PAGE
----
The principal suspect for the murders of 13 Chinese sailors on the Mekong River last year denied plotting the attack on Thursday, when he and five other people went on trial in southwest China for the crime.
During the trial that opened Thursday at the Intermediate People's Court of Kunming, capital of Yunnan Province, Naw Kham, the head of an armed drug gang from Myanmar, claimed he neither planned nor commanded the deadly attack in October 2011.
The six suspects, all foreigners or stateless people, have been charged with intentional homicide, drug trafficking, kidnapping and ship hijacking.
Naw Kham, who had confessed to the murders in an arranged interview with media before the trial, made a U-turn in court, saying he was not fully informed by his fellow ring members of the attack.
"I did not know about it at that time," he told the court. "They did not tell me. I was only informed afterward."
Naw Kham did admit that he was the gang's ringleader, saying every member called him "the boss."
One witness at the court said Naw Kham, dubbed "Godfather" for running one of the most notorious armed drug rings on the section of the Mekong River near the China-Myanmar-Laos borders, maintained an unperturbed smile during the morning's proceedings.
All of the six accused appeared before the court on Thursday. The trial is expected to last for three days.
According to the bill of indictment presented by prosecutors, a large amount of evidence, including DNA test results, autopsy reports and witness testimonies, will be produced before the court during the trial.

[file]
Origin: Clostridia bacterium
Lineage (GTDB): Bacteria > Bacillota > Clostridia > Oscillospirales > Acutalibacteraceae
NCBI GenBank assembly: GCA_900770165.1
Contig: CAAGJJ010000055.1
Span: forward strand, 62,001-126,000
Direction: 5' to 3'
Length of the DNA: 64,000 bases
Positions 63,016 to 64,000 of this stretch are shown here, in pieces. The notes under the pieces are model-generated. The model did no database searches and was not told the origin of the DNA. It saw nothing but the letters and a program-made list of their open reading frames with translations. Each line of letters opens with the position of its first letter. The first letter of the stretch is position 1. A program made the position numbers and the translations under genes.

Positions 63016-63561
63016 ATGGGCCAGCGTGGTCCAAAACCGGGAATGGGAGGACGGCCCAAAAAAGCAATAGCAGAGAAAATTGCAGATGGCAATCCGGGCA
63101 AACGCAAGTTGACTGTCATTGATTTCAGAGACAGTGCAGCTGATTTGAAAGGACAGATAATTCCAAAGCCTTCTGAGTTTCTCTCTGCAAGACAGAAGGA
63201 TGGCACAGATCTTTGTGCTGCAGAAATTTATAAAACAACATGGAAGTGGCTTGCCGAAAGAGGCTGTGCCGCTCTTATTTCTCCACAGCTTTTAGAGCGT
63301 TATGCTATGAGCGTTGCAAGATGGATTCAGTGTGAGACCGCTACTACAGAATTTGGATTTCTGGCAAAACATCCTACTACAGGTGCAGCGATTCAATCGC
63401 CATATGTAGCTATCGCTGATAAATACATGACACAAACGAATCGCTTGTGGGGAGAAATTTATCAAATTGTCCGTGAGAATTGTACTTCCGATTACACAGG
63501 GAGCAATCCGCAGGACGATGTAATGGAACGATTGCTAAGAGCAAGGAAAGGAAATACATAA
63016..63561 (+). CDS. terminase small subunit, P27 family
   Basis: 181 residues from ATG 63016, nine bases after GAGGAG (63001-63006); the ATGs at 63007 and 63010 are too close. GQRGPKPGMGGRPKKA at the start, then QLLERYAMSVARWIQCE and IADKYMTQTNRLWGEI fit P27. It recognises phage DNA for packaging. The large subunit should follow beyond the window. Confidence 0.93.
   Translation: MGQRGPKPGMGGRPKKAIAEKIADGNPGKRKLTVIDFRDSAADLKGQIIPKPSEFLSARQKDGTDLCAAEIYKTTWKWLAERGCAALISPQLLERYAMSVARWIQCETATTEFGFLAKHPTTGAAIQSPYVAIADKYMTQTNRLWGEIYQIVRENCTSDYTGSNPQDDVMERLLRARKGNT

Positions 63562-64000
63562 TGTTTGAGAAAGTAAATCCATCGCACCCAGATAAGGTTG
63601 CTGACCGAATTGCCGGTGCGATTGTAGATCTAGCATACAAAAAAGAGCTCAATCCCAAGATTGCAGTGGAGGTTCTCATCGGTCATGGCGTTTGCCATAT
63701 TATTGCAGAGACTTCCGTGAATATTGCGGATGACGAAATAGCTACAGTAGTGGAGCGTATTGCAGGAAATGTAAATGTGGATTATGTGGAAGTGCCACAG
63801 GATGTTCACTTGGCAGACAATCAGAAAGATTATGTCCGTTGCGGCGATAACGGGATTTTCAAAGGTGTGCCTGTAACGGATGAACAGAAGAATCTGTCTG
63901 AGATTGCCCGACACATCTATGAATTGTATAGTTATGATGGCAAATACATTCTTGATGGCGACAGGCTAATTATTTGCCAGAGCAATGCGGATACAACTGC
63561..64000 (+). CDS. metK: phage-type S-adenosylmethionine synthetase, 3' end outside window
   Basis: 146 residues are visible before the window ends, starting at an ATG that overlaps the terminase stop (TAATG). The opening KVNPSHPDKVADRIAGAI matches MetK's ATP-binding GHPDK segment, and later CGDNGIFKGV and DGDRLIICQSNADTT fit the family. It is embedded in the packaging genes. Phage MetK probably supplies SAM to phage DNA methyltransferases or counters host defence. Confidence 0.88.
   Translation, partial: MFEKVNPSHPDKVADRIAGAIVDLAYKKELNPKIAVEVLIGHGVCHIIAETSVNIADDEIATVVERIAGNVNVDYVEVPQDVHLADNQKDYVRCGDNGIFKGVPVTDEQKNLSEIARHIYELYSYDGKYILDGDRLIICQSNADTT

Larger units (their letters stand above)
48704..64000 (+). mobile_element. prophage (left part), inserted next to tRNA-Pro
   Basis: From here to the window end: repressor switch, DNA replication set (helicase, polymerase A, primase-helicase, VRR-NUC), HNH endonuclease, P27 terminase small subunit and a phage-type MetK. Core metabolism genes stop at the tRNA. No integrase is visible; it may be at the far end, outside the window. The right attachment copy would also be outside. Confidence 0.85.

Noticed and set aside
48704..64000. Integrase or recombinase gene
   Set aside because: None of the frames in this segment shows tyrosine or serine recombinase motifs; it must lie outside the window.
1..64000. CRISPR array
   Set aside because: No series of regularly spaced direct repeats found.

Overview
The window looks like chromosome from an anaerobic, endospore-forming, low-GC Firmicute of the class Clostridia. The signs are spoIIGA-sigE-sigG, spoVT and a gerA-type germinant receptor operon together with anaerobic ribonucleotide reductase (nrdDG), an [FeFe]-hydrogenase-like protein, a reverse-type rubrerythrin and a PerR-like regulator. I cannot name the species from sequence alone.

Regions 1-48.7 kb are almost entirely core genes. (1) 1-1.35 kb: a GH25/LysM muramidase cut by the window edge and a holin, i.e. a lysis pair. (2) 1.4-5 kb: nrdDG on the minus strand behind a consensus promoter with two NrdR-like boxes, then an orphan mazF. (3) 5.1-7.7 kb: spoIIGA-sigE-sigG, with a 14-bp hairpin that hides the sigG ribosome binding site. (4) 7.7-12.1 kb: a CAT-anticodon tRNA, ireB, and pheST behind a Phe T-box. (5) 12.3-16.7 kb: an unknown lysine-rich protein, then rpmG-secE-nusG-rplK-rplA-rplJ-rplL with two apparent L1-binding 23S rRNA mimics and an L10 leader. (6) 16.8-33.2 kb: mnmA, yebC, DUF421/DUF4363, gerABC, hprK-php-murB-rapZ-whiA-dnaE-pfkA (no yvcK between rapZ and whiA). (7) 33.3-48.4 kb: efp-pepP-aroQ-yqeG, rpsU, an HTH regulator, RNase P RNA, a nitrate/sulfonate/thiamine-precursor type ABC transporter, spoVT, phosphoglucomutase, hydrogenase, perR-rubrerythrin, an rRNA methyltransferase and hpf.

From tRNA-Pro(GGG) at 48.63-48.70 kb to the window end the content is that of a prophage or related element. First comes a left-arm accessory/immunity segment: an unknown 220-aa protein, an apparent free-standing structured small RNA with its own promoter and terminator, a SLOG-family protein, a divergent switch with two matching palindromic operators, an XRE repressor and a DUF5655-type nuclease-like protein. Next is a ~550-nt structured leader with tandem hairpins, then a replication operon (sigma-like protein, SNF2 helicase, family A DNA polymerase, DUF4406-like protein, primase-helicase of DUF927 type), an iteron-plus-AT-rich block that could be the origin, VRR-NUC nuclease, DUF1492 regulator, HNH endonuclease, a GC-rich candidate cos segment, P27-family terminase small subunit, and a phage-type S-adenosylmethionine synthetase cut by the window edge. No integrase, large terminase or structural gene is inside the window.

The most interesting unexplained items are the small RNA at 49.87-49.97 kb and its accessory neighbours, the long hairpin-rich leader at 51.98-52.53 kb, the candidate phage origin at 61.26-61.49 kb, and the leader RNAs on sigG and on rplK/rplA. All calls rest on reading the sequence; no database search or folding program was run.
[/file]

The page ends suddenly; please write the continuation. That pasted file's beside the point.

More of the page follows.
Present at the court were relatives of the 13 Chinese victims, embassy personnel of the related countries, Chinese legislators, political advisors, experts and representatives of local residents and media.
Simultaneous translations of comments and material into the national languages of the suspects were provided in court.
The crime ring was busted earlier this year in a joint operation by police from China, Laos, Myanmar and Thailand after the brutal murders of Chinese sailors triggered an outcry in China last year.
A previous police investigation found that Naw Kham, core members of the gang and a small number of Thai soldiers attacked, hijacked and finally murdered 13 Chinese sailors on two cargo ships, the Hua Ping and Yu Xing 8, on Oct. 5, 2011, near a port in Thailand on the Mekong River.
Naw Kham was sent to China via a chartered plane in May.
"It is uncommon in China's judicial practice for foreigners who commit crimes against Chinese nationals outside China to be brought to justice before a Chinese court," Dong Lin, vice president of the Intermediate People's Court of Kunming City, told media before the trial.
Li Ruokun, deputy procurator of the Yunnan Provincial People's Procuratorate, said the trial showed China's resolution to severely punish cross-border crimes and to protect the legitimate rights of its citizens.
Li said the suspects' rights were fully respected.
Lin Li, Naw Kham's lawyer, said her rights to meet the defendant and access his criminal files were guaranteed.
With a length of almost 5,000 km, the Mekong River, known in China as the Lancang River, is one of the most important waterways in southeast Asia, linking the countries of China, Laos, Myanmar and Thailand. It plays a crucial economic role among the Greater Mekong Sub-region countries.
Six people suspected of taking part in an attack last year on the Mekong River that left 13 Chinese sailors dead went on trial on Thursday in a court in southwest China's Yunnan Province.
The trial of Naw Kham, head of an armed drug gang from Myanmar, along with five other gang members, started at 9:35 a.m. at the Intermediate People's Court of Kunming City, capital of Yunnan.
Present at the court were relatives of the 13 Chinese victims, embassy personnel of the related countries, Chinese legislators, political advisors, experts and representatives of local residents and media. Full story